Why not put us on call, and say that we have to report within, say, an hour of their calling us?  Why not give us the option of coming in at night?  Why not be prepared for us when they tell us to show up, so they can run us through a series of interviews back to back?  Why not do what most places do and have us call an automated number to find out if we need to report?  Anything would be a better system.  Hell, I’d rather have just taken one whole week off to do it than this drawn-out, williteverend shit.

This much I know:  I finally know how to vote for judges.  I’ve always felt weird voting for judges because I don’t know who’d be good and who wouldn’t.  Now I do.  I’m voting against every single one of these sitting judges, and I’m voting for any candidate who can realistically promise to overhaul the jury system and show a little more respect for the good people of the city.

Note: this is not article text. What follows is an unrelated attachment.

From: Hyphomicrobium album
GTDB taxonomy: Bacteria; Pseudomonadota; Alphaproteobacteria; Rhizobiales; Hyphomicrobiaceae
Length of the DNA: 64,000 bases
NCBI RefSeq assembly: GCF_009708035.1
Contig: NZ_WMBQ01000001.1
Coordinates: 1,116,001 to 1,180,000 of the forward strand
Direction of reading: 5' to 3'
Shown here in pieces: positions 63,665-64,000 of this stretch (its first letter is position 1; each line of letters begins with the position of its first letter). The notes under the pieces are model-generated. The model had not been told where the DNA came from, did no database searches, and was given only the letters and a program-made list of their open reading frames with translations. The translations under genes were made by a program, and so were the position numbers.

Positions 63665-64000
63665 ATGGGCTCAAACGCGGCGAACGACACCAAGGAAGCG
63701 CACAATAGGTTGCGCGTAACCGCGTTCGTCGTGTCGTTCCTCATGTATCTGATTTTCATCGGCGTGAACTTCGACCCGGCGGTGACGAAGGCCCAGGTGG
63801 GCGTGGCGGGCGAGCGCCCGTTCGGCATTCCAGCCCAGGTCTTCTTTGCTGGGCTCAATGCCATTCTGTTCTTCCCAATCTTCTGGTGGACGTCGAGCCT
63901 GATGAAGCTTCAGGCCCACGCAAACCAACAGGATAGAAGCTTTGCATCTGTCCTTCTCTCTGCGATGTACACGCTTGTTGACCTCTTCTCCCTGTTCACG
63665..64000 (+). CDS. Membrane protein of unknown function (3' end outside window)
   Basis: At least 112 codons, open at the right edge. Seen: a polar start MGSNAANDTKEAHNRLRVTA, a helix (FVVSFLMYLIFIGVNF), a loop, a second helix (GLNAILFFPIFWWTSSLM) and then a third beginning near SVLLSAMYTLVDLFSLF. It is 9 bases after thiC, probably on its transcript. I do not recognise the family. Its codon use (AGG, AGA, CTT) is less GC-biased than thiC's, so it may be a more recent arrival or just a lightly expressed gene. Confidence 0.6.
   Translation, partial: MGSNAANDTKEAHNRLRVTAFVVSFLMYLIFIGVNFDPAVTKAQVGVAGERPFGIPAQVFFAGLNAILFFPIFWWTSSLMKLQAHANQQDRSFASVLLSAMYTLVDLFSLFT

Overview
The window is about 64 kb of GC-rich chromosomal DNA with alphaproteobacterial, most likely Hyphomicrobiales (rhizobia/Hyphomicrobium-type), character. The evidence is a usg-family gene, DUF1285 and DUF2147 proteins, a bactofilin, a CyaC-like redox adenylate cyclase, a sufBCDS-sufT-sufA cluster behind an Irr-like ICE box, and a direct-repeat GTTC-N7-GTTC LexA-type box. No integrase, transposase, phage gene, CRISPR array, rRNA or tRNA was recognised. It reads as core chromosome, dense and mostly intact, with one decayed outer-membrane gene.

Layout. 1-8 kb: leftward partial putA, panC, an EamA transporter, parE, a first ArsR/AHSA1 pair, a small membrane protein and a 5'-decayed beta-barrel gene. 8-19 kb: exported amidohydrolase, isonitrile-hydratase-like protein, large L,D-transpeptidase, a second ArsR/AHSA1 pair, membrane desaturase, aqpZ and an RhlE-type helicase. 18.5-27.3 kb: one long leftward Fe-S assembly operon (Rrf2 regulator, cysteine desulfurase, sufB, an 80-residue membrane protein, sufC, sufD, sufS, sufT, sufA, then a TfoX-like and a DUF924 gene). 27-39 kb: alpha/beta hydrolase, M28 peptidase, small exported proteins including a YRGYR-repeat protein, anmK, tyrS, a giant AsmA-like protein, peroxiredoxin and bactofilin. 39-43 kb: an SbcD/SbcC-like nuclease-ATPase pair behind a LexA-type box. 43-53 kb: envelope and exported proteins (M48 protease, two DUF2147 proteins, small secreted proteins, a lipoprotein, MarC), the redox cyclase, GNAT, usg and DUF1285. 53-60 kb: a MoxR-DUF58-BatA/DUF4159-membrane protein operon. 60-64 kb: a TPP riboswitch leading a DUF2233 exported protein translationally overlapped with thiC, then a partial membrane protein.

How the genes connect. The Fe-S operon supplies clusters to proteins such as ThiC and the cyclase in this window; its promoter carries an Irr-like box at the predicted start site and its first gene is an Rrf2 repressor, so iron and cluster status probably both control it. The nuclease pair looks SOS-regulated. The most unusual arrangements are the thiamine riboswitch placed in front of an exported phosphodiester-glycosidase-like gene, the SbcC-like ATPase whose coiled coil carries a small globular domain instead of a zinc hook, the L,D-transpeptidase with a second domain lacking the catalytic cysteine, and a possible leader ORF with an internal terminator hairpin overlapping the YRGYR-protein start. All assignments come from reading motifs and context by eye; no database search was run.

The judges are the only ones there with any power, so this system is their responsibility.  And they all suck.

The outing of Dambala

31 August 2009

I’m only sorry the article didn’t include pictures of Bob Ellis and Daya Naef.  I gather everyone else knows who they are, but although I read American Zombie pretty regularly, I hadn’t followed this story because it was over my head from the beginning.  Now, thanks to them, I know who Ellis and Naef are, and not that they care, I think they suck.